Galicia

  • The regional border continues to be closed.
  • Free movement is now allowed within Galicia, with the exception of three small municipalities that have stricter measures in place.
  • Bars and restaurants may now open until 9pm.
  • Depending on location and incidence rate, capacity inside and outside at bars and restaurants can be 30-50% and 50-75% respectively.
  • Social gatherings are restricted to members of the same household in private settings, six in outdoor public spaces and four in indoor public spaces.
  • Nighttime curfew starts at 10pm until 6am.
  • Non-essential stores are following regular business hours again, and sports facilities, libraries, theatres and cultural centers are open. Capacity limits are 30% or 50%, depending on the incidence rate.

La Rioja

  • The whole region remains under a perimeter lockdown.
  • Social gatherings must be a maximum of six people between different households.
  • Nighttime curfew from 11pm to 5am

Madrid

  • Perimeter lockdown of the region for the Easter period. However, Madrid is challenging the new Easter restrictions in court.
  • Bars and restaurants must close at 11pm and are not allowed to accept new patrons after 10pm.
  • Nighttime curfew now from 11pm to 6am. 
  • Socialising with people outside of one’s household in the home is prohibited, save for some exceptions, such as care workers, couples who live in separate homes and people who live alone.
  • In public spaces, there is a six-person limit on social gatherings in outdoor areas, such as sidewalk cafés, and a four-person limit in the indoor areas of bars and restaurants.

Murcia

  • The whole region is under a perimeter lockdown.
  • Nighttime curfew is now from 10pm to 6am.
  • Social gatherings in homes are limited to members of the same household, while in bars and restaurants, up to four people from different households are allowed to gather both in outdoor and indoor dining areas, although capacity is limited to 30% for the latter.

Navarra

  • The whole region is under a perimeter lockdown.
  • Nighttime curfew is now from 11pm to 6am.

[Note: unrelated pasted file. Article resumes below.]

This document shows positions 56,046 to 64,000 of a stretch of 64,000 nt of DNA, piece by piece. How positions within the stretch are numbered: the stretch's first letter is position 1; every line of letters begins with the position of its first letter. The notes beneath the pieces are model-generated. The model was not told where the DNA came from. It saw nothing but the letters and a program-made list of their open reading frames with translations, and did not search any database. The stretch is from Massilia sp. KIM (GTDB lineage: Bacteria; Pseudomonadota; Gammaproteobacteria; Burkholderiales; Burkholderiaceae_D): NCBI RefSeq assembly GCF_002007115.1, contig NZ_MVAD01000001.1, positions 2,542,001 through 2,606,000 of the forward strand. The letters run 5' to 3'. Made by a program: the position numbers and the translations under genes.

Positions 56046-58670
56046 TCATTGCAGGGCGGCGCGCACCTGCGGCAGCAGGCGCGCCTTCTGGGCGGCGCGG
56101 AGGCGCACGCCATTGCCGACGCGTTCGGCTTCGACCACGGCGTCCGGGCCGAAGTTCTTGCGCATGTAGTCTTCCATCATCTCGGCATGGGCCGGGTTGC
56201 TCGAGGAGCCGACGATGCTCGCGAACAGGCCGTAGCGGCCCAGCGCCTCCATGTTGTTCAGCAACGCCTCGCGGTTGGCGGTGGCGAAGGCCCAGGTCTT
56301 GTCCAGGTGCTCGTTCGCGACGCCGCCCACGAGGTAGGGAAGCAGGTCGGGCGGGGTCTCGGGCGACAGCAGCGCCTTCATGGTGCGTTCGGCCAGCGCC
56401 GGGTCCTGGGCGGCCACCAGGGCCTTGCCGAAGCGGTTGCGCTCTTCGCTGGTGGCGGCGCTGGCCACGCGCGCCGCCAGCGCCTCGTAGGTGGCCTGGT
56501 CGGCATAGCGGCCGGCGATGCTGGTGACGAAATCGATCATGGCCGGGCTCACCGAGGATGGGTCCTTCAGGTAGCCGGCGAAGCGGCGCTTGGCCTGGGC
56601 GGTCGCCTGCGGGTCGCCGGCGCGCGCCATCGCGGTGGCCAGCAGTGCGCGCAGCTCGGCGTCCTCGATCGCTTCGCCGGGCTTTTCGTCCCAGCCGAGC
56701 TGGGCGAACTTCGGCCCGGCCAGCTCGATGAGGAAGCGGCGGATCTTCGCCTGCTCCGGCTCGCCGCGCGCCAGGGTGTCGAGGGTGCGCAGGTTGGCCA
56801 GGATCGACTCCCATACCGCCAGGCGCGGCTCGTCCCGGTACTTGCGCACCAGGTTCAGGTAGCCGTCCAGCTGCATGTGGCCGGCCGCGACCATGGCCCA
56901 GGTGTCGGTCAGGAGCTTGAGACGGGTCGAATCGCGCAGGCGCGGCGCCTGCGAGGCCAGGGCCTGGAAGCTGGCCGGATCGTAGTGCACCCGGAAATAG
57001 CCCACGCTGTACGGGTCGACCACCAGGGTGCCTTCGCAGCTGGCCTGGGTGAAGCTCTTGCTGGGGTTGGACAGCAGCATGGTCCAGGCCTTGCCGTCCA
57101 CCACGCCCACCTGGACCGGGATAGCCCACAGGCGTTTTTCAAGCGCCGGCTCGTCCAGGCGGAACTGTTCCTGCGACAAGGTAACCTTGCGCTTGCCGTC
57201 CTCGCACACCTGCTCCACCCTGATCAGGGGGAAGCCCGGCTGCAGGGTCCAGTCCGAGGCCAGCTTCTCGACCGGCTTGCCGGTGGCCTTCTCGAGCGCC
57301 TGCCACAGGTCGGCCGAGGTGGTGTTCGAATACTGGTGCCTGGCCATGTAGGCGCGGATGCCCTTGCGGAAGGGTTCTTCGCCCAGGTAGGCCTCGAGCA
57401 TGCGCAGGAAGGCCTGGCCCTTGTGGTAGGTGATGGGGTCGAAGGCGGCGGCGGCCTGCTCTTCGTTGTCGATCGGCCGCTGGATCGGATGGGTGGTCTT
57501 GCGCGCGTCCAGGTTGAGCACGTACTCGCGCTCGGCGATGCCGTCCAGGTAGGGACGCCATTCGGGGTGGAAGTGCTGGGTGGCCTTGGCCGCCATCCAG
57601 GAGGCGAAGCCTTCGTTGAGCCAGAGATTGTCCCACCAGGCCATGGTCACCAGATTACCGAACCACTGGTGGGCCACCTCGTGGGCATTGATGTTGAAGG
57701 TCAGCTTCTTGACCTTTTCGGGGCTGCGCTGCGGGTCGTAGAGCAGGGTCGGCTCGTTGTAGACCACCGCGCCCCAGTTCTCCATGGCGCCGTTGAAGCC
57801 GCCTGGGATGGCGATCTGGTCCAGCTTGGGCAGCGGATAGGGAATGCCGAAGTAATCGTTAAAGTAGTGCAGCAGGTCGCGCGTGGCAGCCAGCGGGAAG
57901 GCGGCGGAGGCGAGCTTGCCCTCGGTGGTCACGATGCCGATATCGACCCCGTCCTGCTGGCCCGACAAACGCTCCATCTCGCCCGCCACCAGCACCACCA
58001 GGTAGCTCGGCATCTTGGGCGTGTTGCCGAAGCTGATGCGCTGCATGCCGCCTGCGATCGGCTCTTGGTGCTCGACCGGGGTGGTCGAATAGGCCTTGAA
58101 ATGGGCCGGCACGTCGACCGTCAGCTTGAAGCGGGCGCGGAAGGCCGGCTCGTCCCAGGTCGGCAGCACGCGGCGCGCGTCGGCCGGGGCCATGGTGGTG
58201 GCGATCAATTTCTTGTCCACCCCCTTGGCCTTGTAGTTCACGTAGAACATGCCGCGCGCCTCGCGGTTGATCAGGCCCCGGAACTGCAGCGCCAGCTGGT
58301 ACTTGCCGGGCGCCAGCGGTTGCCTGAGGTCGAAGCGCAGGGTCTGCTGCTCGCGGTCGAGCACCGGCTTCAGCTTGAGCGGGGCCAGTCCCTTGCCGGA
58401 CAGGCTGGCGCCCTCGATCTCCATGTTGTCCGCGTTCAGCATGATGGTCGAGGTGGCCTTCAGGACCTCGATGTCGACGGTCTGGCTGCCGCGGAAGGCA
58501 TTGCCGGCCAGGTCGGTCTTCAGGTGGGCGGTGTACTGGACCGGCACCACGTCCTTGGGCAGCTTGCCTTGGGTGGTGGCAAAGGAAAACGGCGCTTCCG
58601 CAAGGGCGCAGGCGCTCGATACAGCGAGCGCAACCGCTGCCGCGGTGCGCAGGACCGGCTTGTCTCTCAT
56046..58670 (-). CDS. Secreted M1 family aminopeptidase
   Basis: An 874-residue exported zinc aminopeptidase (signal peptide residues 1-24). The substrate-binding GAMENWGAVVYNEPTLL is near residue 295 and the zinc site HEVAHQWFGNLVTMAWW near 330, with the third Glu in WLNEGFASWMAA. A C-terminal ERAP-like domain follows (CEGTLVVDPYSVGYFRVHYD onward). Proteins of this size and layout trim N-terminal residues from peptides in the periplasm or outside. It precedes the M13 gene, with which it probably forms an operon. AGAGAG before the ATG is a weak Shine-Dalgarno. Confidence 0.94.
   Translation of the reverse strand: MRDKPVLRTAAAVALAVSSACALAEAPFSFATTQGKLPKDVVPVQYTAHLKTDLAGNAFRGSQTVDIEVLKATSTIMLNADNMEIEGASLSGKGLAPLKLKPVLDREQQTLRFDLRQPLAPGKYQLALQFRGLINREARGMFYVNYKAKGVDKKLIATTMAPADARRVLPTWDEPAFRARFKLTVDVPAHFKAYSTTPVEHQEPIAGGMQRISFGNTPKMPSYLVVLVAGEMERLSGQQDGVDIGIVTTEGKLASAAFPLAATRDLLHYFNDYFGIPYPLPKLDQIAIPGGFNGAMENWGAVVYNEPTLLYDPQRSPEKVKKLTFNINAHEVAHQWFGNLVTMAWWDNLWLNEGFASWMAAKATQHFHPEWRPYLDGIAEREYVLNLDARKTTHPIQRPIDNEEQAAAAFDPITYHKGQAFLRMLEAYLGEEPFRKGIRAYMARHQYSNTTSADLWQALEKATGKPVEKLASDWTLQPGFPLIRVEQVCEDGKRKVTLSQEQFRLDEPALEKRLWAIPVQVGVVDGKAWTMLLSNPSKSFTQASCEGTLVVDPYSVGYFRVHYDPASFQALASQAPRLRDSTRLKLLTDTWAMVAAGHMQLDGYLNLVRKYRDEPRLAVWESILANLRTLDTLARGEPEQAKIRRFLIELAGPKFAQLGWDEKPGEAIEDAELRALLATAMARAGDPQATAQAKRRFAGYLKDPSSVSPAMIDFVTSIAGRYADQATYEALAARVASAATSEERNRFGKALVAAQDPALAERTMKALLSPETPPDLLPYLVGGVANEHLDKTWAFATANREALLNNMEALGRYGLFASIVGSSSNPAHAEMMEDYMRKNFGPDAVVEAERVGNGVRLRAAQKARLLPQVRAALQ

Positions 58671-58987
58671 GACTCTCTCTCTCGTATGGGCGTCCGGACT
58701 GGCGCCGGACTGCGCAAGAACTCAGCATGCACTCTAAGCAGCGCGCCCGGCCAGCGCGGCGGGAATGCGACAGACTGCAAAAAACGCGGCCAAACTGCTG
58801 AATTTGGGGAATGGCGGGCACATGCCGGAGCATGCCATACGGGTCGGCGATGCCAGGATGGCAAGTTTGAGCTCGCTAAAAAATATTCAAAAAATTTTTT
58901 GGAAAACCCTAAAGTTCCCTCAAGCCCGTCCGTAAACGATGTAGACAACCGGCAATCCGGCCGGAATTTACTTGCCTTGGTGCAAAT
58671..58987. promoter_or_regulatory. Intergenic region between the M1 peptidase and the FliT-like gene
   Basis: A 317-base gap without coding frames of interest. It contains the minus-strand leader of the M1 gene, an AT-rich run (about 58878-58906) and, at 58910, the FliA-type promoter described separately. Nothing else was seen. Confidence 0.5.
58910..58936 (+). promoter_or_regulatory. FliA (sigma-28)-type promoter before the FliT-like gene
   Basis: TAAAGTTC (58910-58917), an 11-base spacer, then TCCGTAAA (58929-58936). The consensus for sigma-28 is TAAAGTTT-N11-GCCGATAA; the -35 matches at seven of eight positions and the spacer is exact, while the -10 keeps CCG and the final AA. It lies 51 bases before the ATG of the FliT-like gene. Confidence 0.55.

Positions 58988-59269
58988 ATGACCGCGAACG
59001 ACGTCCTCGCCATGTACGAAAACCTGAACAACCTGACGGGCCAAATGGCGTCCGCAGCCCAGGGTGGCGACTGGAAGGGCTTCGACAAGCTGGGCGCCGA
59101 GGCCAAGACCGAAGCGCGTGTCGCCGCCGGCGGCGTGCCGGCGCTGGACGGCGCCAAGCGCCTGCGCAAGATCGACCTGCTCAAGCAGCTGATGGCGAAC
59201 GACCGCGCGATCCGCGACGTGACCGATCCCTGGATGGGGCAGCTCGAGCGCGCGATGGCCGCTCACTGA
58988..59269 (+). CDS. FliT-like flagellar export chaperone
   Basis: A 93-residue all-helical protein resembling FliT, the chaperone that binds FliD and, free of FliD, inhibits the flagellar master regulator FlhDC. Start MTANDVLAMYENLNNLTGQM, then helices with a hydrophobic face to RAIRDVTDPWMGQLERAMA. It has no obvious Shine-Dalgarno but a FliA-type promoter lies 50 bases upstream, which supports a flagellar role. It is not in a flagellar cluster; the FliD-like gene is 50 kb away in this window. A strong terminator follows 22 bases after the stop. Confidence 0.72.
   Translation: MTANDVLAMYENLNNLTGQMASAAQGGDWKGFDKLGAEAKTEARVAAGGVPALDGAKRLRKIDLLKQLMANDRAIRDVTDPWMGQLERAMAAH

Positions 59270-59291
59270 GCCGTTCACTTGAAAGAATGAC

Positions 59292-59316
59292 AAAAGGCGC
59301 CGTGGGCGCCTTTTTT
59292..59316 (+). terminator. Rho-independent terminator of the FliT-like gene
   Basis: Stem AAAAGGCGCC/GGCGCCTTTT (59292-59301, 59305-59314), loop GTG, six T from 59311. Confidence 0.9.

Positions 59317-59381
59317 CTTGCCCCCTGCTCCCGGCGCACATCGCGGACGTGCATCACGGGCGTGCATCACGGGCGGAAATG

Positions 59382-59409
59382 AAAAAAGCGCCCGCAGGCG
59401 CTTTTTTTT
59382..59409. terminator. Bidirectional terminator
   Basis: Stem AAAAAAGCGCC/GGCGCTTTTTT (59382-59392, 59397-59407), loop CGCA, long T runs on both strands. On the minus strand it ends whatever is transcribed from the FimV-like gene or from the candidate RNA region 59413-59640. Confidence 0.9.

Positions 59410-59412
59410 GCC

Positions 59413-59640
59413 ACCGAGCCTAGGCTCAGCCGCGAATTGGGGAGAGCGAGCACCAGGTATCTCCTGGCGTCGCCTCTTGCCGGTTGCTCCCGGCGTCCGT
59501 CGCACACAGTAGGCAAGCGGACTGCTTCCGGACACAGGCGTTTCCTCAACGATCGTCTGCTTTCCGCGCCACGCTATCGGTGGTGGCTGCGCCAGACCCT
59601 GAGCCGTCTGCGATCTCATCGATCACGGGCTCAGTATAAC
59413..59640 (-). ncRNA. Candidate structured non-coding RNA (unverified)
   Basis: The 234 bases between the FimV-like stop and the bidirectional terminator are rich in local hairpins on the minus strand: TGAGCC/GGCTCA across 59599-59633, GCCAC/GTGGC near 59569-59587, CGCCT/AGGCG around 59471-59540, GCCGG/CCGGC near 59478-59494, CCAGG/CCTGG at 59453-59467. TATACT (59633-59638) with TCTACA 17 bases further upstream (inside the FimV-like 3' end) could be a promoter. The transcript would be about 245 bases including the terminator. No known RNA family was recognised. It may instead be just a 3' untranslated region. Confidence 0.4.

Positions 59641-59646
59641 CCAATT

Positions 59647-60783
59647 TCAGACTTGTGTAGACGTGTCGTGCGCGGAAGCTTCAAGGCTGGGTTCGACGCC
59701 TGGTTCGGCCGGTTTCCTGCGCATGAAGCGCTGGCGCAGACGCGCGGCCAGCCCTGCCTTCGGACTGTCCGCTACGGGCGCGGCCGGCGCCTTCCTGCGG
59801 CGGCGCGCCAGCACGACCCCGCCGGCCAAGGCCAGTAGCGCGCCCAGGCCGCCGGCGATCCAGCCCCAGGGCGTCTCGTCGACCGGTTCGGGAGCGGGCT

• Social gatherings in private and public spaces are limited to six people from two different households.

Valencia Region

The Valencia region is easing some restrictions from 12 April. Please click here for our separate report: Valencia in English – weekly round-up (11 April)

The Valencia region relaxed further restrictions from 15 March until 12 April:

  • The terraces of bars and restaurants can be up to 100% capacity, until 6pm.
  • Interior of bars and restaurants can be at 30% capacity, until 6pm.
  • Maximum number of 4 people seated at each table.
  • Gyms, sports centres and swimming pools can re-open at 30% capacity
  • Nighttime curfew remains in place from 10pm.
  • Regional perimeter closure maintained.
  • Social gatherings of 4 people maximum in outside public spaces.
  • Social gatherings in private dwellings should be limited to co-habitants.
  • Extra curriculum activities can resume, with 30% capacity and in groups of 10 people.
  • Ceremonies can be held with a third capacity; 20 people maximum outside, or 15 inside.

Previous ‘State of Alarm’ and restrictions

Under the previous state of alarm imposed during 2020, Spain had originally commenced a nationwide lockdown for two weeks from 14 March 2020, with measures that confined everyone to their homes apart from leaving to purchase food or medication, or to go to their place of work only if they could not perform their duties from home. As the state of alarm could only be in place for a maximum of 15 days at a time without a vote in parliament to extend it, there followed six debates in order to do so.

After one week, the initial measures were extended until 12 April, for a second time until 26 April, a third time until 9 May, a fourth time until 23 May, then a fifth time until 7 JuneOn Wednesday 3 June the Spanish Congress then voted to extend the state of alarm until 21 June. It was the sixth and final extension.

When Congress had voted to extend the state of alarm for the third time until 9 May, it had also come with the relaxing of some of the restrictions, specifically allowing children to take daily walks for an hour from Sunday 26 April, after 43 days confined at home.

From Saturday 2 May – after 48 days in confinement – adults across Spain were also allowed out to walk and exercise during set time-slots. Spain’s four-phase de-escalation plan then officially commenced from Monday 4 May. The country finally started its New Normality phase on 22 June. To try and save the tourist season, crucial to the Spanish economy, Spain also opened its borders to EU travellers from 21 June, and to many non-EU international travellers from 1 July. After the second wave of Covid-19 infections took effect, however, many countries – including the UK imposed self-isolation and quarantine on travellers returning to their countries from Spain.

Since 22 June, responsibility for public healthcare and managing the Coronavirus pandemic had been left in the hands of Spain’s 17 regional governments.